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Social service referrals in a general hospital : an evaluative survey of 23 out-patient clinics of the Vancouver General Hospital, 1960 Stilborn, Edwin John

Abstract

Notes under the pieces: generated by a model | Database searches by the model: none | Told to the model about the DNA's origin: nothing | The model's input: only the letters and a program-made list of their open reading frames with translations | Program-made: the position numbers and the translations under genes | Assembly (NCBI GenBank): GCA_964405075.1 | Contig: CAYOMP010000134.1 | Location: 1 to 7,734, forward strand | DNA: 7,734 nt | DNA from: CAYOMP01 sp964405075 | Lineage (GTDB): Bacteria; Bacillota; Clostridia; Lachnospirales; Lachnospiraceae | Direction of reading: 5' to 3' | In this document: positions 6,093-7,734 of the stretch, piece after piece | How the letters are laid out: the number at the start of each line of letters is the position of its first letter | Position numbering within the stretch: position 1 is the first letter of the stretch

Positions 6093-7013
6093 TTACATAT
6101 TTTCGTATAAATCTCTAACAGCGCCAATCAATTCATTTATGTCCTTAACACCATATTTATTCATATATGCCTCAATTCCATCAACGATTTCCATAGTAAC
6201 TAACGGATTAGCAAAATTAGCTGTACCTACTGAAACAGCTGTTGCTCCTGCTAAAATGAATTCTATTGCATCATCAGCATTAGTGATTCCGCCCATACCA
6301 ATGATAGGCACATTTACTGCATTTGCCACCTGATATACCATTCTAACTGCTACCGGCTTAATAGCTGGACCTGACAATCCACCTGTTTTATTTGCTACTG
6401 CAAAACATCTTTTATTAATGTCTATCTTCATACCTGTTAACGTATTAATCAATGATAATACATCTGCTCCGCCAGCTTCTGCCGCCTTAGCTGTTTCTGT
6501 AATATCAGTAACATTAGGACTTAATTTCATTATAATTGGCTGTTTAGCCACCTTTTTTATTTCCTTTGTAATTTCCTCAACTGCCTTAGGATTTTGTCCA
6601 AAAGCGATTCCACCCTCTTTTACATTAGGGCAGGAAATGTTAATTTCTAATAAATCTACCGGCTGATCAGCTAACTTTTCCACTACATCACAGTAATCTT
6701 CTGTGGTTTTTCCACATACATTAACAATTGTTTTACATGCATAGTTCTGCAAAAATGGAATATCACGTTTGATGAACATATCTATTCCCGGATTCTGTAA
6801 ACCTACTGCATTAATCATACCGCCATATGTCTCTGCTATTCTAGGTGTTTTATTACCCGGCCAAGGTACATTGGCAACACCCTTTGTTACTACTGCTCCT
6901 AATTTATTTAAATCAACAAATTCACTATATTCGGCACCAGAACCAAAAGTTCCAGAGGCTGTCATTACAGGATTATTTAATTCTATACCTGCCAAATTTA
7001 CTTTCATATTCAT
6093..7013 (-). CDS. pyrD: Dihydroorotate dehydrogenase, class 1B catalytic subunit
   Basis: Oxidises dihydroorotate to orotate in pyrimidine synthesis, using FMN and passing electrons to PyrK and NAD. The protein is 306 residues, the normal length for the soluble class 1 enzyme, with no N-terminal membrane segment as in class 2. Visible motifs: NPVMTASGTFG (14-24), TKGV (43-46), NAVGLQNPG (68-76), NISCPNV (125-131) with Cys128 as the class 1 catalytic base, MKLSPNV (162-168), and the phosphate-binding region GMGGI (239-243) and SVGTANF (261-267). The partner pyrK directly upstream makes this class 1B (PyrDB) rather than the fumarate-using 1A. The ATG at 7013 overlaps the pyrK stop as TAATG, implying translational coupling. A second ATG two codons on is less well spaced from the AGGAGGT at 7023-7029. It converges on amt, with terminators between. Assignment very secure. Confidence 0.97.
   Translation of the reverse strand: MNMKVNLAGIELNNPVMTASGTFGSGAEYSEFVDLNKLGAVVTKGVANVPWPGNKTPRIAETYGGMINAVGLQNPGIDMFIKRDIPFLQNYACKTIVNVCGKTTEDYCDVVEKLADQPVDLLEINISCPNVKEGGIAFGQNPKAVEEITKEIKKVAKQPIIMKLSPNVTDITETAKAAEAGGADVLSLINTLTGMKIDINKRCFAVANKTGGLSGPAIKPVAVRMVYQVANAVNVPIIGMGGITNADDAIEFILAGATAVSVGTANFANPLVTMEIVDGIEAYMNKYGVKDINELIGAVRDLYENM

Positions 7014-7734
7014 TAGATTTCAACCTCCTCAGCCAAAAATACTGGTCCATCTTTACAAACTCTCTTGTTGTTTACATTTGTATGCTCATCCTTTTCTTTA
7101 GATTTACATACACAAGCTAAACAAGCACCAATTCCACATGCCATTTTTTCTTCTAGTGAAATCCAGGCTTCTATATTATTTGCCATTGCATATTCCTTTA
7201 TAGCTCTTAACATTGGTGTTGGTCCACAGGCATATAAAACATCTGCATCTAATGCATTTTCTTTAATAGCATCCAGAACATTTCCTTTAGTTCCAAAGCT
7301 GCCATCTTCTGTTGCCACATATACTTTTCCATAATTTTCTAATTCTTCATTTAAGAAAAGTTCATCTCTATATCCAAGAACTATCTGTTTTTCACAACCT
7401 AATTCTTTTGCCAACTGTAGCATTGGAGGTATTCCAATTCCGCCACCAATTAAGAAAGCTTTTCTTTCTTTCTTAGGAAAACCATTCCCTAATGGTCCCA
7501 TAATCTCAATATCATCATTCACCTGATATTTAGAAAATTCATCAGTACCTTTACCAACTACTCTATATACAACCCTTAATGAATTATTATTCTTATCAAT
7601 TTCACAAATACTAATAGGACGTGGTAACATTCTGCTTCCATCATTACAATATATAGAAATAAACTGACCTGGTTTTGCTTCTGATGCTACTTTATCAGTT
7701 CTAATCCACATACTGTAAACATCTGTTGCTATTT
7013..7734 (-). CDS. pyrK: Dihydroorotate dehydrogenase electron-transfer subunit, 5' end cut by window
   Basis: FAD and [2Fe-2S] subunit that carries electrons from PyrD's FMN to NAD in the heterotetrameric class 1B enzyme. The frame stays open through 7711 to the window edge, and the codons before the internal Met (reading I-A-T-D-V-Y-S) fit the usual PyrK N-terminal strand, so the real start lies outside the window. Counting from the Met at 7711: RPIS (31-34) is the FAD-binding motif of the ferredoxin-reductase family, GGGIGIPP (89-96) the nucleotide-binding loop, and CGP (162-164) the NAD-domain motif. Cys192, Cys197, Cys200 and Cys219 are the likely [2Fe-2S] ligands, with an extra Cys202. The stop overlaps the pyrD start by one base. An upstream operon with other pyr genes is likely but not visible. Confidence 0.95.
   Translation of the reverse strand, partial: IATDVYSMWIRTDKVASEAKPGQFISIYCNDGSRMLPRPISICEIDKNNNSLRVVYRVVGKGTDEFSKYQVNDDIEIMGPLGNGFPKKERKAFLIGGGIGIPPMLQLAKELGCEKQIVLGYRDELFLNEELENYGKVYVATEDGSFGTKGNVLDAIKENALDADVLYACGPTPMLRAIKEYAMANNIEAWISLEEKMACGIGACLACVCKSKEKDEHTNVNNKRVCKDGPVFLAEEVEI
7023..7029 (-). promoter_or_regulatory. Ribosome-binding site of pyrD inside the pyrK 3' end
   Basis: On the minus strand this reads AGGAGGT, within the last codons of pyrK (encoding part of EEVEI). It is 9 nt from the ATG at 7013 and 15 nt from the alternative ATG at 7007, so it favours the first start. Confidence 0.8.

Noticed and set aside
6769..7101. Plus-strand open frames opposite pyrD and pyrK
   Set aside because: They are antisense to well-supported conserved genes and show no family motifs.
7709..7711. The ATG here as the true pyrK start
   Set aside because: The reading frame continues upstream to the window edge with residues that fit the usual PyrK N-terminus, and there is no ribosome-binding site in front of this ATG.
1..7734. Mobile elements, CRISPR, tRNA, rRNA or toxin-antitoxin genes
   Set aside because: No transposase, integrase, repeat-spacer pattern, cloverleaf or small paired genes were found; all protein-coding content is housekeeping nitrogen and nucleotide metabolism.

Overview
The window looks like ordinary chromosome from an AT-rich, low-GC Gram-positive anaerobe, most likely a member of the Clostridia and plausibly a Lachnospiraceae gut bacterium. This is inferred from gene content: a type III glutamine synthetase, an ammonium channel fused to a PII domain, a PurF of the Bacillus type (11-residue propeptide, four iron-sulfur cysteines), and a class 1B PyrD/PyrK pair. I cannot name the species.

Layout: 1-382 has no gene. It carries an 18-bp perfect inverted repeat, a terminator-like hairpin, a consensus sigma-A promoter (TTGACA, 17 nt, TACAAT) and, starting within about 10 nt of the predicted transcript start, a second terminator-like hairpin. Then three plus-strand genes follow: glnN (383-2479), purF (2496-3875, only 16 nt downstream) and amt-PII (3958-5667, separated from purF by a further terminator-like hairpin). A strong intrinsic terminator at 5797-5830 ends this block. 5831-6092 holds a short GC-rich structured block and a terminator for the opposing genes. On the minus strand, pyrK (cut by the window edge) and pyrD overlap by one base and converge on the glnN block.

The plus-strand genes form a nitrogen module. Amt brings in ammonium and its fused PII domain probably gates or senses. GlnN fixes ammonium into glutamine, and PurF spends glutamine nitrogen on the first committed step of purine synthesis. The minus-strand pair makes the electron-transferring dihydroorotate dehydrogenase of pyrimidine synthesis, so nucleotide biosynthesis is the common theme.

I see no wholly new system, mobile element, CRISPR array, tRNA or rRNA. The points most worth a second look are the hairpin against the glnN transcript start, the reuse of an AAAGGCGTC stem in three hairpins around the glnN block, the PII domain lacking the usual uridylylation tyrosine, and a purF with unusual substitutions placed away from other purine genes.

The purpose of the present study has been to examine the referral system used by the doctors and others in making requests from Medical Social Services in Vancouver General Hospital. More specifically, the examination was confined to the present use by medical personnel of the referral form, (M 234). This pilot project has been undertaken to explore the referral system in relation to improvement of medical social services offered in the out-patient department. As background, the history of medical social work, standards of medical care, and a resume of Medical Social Service in the out-patient department of Vancouver General Hospital is reviewed. Basic information for the study was obtained through a survey of all requests made to medical social service from out-patient clinics during November, 1960. In addition to this, twenty-four doctors of the specialty clinics were canvassed through the medium of a questionnaire, and personal interviews, to ascertain their opinions on (a) most convenient methods of referral, (b) kinds of social information, (c) reasons for referral, (d) and suggestions for improving medical social services. The findings of the study indicate that slightly less than one-third of the new patients admitted to the out-patient department clinics for November, 1960, were referred for medical social services. There is evidence that a far higher percentage than this could benefit from such services. The Social Service Department has been aware of the possibilities for some time, and the present study was undertaken in order to gain facts, opinions, and clarification towards improving the referral system in the interests of more adequate standards of medical care.

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